bursement of the same. Feb. 4, 1854, Rec'd from State Treasurer on appropriation of 1853 $5,376 76 Mar, 13, do

do

'53 & '64 9,610 10 Apr. 17, do

1854 2,000 July, 6, do

do 500 Oct. 11, do do

do 200 Dec. 8, do do

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do 300 Amt. of cash received from the various prison shops during the year, 508 11

$18,494 97 Disbursements. I have paid on the old debt of the Prison contracted by ex-commissioner Brown,

$12,709 10 Leaving a balance of all moneys received, to be expended on expenses of current year,

5,785, 80 Which balance has been expended as follows : For wood and provisions,

$1,900 do Labor, (pay of officers,)

1,600 do Paid on contract for digging artesion well,

201 64 do Shop tools for the various prison shops, leather and shoo find.! ings, sheet iron and tin,

2,084 26

5,785 80 Amount paid on old debt, as above,

12,709 17 For all of which proper vouchers are on file in the commissioner's office,

$18,494 97

In recurring to the report of the committee appointed by the legislature at its last session to investigate the affairs of the Prison for the past year (1853,) you will find, that so far as they were .able to ascertain from the evidence which was placed before them, they reported the indebtedness of the prison for that year, up to the 1st of January, 1854, at about $12,100. There have been demands made upon me by many individuals, upon claims against the state on account of the prison, for the year 1853, backed by the most incontrovertible vouchers, and in all cases where such vouchers have been presented, I have paid the demands.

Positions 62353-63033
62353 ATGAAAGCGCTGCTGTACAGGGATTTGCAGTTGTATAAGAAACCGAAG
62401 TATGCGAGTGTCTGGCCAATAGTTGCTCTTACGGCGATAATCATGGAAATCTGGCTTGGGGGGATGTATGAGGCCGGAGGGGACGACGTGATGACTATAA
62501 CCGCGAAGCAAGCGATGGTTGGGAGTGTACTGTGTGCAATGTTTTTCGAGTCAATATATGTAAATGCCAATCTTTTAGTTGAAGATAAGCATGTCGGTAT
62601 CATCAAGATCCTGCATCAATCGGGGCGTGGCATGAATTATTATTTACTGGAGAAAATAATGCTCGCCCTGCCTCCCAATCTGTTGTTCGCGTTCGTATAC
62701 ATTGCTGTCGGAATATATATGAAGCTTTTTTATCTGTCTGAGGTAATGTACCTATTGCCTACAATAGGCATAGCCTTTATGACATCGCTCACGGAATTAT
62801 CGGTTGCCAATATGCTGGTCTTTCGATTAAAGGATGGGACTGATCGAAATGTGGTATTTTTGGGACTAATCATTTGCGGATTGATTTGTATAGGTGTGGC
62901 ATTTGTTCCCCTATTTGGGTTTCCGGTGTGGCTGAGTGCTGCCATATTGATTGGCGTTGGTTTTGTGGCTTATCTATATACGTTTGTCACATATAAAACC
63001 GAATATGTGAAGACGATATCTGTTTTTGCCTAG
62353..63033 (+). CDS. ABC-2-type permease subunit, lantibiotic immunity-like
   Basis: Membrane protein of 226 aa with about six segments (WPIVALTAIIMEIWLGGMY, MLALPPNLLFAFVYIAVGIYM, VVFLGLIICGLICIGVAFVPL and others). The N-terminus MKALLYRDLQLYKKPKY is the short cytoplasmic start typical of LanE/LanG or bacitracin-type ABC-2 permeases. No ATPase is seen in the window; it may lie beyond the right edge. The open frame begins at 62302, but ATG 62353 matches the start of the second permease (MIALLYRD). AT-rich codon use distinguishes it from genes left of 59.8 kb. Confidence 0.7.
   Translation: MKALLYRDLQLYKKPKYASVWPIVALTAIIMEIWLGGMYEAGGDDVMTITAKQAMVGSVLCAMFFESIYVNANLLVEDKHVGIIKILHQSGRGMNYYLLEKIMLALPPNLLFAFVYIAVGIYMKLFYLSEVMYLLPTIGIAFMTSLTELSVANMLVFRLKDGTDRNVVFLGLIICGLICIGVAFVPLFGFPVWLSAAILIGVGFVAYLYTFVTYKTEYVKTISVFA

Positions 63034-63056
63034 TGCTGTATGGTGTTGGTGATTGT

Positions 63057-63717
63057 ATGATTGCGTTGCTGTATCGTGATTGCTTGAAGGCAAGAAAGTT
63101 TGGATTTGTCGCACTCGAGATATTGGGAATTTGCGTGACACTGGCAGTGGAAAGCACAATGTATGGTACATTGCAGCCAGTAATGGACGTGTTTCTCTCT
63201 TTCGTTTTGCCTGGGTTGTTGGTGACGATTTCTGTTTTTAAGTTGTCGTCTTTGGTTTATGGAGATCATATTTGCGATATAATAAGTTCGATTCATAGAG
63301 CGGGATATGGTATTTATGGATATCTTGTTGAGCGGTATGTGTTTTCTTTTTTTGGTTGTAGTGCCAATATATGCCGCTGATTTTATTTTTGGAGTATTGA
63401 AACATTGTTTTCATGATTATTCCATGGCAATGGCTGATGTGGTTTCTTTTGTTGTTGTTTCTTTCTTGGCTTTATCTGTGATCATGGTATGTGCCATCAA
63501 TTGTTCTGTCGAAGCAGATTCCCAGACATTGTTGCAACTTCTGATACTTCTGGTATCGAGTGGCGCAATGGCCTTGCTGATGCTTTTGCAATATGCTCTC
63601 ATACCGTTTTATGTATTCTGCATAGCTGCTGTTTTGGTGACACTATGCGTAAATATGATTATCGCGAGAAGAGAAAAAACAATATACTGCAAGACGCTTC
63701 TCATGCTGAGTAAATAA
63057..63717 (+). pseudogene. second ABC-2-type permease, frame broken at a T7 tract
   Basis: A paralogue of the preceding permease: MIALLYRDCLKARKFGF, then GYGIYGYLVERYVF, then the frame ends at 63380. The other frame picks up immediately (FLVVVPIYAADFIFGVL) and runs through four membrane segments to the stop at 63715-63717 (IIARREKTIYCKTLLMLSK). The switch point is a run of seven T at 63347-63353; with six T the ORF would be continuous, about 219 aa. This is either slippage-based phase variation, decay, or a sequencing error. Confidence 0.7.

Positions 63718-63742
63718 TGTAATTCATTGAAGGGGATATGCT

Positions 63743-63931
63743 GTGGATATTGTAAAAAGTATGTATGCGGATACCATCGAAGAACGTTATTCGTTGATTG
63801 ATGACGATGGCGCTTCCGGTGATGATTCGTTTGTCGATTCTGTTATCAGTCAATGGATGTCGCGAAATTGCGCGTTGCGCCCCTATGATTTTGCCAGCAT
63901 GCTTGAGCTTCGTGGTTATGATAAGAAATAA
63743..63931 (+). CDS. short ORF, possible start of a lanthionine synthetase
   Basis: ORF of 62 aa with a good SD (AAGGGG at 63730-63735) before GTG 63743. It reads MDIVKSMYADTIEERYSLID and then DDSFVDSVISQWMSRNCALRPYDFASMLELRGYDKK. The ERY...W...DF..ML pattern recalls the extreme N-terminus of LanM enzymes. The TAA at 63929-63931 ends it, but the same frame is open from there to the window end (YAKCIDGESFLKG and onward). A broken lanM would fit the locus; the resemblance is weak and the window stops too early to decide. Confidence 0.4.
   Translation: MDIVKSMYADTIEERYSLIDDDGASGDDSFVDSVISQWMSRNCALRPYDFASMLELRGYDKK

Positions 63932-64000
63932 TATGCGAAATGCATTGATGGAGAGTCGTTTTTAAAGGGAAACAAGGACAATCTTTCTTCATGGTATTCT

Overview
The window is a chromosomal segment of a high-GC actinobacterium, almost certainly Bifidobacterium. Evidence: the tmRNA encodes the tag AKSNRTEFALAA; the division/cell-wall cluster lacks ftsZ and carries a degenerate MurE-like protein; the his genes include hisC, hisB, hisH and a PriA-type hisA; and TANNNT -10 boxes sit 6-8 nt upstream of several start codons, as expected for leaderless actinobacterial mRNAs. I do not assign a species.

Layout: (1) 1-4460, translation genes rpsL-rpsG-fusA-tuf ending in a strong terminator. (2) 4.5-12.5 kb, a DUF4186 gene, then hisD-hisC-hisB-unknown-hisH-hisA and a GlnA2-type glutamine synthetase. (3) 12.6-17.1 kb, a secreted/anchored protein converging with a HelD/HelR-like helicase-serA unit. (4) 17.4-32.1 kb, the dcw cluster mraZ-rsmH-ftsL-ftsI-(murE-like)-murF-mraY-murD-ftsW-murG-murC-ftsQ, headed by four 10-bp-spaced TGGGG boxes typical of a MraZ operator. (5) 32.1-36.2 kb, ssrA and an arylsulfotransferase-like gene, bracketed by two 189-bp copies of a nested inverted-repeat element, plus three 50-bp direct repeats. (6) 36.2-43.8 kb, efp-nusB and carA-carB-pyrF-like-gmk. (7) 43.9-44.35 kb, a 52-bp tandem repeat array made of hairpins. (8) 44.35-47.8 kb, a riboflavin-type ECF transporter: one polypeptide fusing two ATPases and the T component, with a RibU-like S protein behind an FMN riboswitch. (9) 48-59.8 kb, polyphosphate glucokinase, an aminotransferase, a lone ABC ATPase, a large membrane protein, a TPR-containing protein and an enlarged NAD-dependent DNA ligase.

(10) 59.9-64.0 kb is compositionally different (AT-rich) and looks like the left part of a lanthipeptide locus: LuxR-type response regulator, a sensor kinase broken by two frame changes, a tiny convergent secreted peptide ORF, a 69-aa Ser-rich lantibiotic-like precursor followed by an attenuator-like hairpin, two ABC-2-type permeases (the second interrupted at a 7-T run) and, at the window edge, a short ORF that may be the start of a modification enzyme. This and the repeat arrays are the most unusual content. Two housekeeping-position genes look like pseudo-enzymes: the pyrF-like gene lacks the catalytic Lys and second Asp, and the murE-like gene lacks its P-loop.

There were also some palpable mistakes on the Prison books for that year, which, when corrected, enlarged the demands of per sons, and I assumed to pay the corrected demands. You will perceive, that in following this course, I have paid about $600 more of the old indebtedness than was reported by the legislative committee; and I feel quite confident that all claims against the state on account of the Prison for the year 1853, are paid in full. The following statement will show the indebtedness of the Prison

for the current year. (1854.)

$17,138 72
5'984 81
3,423 31
279 37
98
17 29

Am't of indebtedness of the Prison for the current year, 1854
Of which amount there is due on officers' labor
On outstanding orders given for labor, provisions, building fence &c.
do Prison Physician's accoun:
do Chaplain's

do
do Sewing done for Prison
do Block stone delivered in Prison yard on contract
do Wood and provisions
do Lumber
do Glass, paints, &c.
do Leather
do Oil, lamps, &c.
do Work with man and team
do Pump pipe,
Preparing pumps
Solder
Stone coal
Merchandize, including hardware, clothing, books, stationery, &c.